A haemophilic pseudotumour was identified in the mandible of a 5-year-old male with severe haemophilia A. The patient initially experienced painless swelling of the mandible. Computed tomography revealed a marked enlargement of the lower right mandibular border, which was associated with a low-density area, and irregular absorption of the lingual cortex bone. A malignant tumour was suspected, and a biopsy was performed after the administration of coagulation factor (Factor VII). A histopathologic diagnosis of haemophilic pseudotumour was made and the patient subsequently underwent surgical treatment. A cavity was created in the multilocular bone cyst and surgical curettage and irrigation were performed with the same haemorrhagic control as in the biopsy procedure. The multilocular cyst was contained within a haematoma and was surrounded by thin granular tissue. Three years after surgery, no abnormal signs have been detected by radiography during follow-up examinations. This case involved a rare haemophilic pseudotumour located in the mandible; the pathogenetic mechanism was attributed to pressure necrosis due to intraosseous bleeding.
Haemophilic pseudotumour of the bone, which was first reported by Starker in 1918 , is a rare lesion that occurs in patients with severe haemophilia. The true incidence of this complication is difficult to establish, but it has been estimated that 1 or 2% of patients with severe haemophilia develop this condition . A haemophilic pseudotumour, also known as a haemophilic bone cyst, is an extra-articular destructive osseous lesion that causes necrosis of the bone due to pressure from a haematoma . The lesion most frequently occurs in the femur, although it can develop in the pelvis, tibia, and bones of the feet, hands, or wrists. Only 17 cases have been reported in the mandible and three in the maxilla . The first reported case in the mandible was published in 1968 . If the tumour is left untreated, the lesion can cause extensive destruction of the bone and surrounding tissues. The authors present a case of haemophilic pseudotumour in the mandible of a 5-year-old male with a history of haemophilia A. The pseudotumour was unrelated to traumatic injury.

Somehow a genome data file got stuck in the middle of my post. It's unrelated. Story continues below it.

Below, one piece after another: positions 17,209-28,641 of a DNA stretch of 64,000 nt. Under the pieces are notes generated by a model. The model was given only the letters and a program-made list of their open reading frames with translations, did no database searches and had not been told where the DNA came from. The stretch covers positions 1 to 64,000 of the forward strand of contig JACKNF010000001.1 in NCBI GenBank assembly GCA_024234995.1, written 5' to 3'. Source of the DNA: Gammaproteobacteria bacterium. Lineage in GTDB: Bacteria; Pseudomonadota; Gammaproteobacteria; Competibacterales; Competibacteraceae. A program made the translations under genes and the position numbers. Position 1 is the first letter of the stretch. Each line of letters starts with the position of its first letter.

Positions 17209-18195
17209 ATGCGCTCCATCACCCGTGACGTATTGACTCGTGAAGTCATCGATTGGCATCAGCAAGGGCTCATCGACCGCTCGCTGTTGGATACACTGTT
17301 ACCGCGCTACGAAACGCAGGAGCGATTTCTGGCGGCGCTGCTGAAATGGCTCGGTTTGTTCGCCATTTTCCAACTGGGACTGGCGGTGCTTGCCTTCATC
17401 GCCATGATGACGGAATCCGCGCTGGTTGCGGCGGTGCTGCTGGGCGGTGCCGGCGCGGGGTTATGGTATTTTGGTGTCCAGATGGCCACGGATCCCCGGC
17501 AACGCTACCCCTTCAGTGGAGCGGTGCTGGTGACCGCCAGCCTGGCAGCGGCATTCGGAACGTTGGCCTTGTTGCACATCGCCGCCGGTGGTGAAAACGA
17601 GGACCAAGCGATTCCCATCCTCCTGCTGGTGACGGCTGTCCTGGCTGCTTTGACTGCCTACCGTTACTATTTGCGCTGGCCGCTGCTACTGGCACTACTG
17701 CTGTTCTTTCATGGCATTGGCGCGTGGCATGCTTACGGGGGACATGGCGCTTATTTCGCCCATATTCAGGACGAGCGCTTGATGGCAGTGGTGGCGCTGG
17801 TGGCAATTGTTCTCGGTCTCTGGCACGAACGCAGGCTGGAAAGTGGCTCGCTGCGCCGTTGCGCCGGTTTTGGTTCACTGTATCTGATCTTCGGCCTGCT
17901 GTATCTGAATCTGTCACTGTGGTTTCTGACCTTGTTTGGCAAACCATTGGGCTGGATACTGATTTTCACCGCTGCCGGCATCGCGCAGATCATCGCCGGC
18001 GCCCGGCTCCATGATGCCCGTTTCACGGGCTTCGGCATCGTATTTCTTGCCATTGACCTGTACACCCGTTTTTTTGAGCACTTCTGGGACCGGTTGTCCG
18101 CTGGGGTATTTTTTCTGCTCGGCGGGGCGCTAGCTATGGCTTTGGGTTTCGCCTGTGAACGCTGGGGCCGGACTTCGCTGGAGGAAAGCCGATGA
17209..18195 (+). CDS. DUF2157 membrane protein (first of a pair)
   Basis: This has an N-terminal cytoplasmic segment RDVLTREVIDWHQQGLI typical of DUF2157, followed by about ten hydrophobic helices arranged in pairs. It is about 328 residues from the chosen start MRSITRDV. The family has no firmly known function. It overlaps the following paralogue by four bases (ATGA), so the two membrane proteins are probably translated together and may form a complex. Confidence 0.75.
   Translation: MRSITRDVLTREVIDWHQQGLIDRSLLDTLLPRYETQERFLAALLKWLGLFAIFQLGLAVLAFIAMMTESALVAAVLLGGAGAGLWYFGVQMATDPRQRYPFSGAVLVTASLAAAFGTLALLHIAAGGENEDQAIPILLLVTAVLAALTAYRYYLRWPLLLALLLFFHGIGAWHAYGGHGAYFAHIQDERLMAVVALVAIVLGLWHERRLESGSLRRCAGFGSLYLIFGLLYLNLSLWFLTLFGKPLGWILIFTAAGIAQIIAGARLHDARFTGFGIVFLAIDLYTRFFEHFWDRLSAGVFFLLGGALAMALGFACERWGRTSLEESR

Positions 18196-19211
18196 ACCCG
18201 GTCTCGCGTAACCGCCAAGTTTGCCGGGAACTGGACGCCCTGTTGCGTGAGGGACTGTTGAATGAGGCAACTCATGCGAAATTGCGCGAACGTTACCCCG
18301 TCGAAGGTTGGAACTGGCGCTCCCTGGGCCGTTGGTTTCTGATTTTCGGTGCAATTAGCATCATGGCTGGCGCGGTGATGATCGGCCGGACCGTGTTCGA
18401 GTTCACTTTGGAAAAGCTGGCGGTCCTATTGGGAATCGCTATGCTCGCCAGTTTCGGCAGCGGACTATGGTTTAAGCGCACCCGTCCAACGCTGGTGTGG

A 5-year-old haemophilic male was referred with painless swelling on the right side of the lower border of the mandible. This swelling had developed 3 months prior to admission. He had not experienced any earlier traumatic injury to his mandible. His parents noted tumour growth up to 30 mm in diameter. The patient’s family history included four haemophiliac brothers and four carrier sisters.
Routine laboratory analyses revealed: haemoglobin level 11.7 g/dl; haematocrit 36.3%; white blood cell count 5800/μl; red blood cell count 4,840,000/μl; platelet count 292,000/μl; prothrombin time 13.0 s; activated partial thromboplastin time 108.2 s; activated factor VIII <1% (severe condition); and factor VIII inhibitor 20 Bethesda units (high inhibitory value). The findings of all other laboratory tests were normal.
A physical examination revealed a round, hard tumour about 30 mm in diameter adherent to the bone and located at the right side of the lower border of the mandible ( Fig. 1 A) . The patient had facial asymmetry caused by the painless right-sided mandibular mass. He had experienced no trauma in this region, and there was no evidence of any injury to his skin or intraoral mucosa. A computed tomography (CT) scan showed a radiolucent space which appeared to protrude to the lingual side of the right mandibular bone ( Fig. 1 B and C). Magnetic resonance imaging (MRI) demonstrated a cystic lesion on the lingual side of the right mandibular bone ( Fig. 1 D and E). The size of this intraosseous lesion was approximately 24 × 10 mm in diameter. The findings of other specific X-ray examinations were normal for his age. Provisional diagnostic imaging of haemophilic pseudotumour versus ameloblastoma was performed, and a biopsy specimen was obtained via an extraoral approach under general anaesthesia during replacement therapy with coagulation factor. Recombinant blood coagulation factor VII (NovoSeven ® ) was injected. Before surgery, 2.4 mg of factor VII was injected, and these injections were repeated every 2 or 6 h with the same dose for 2 days after completion of the surgical procedures. Microscopic examination of biopsy specimens revealed a fibrous capsule surrounding granular tissue with multi-focal haemorrhagic and haemosiderin deposits ( Fig. 2 A and B ). The lesion was histopathologically diagnosed as a haemophilic pseudotumour.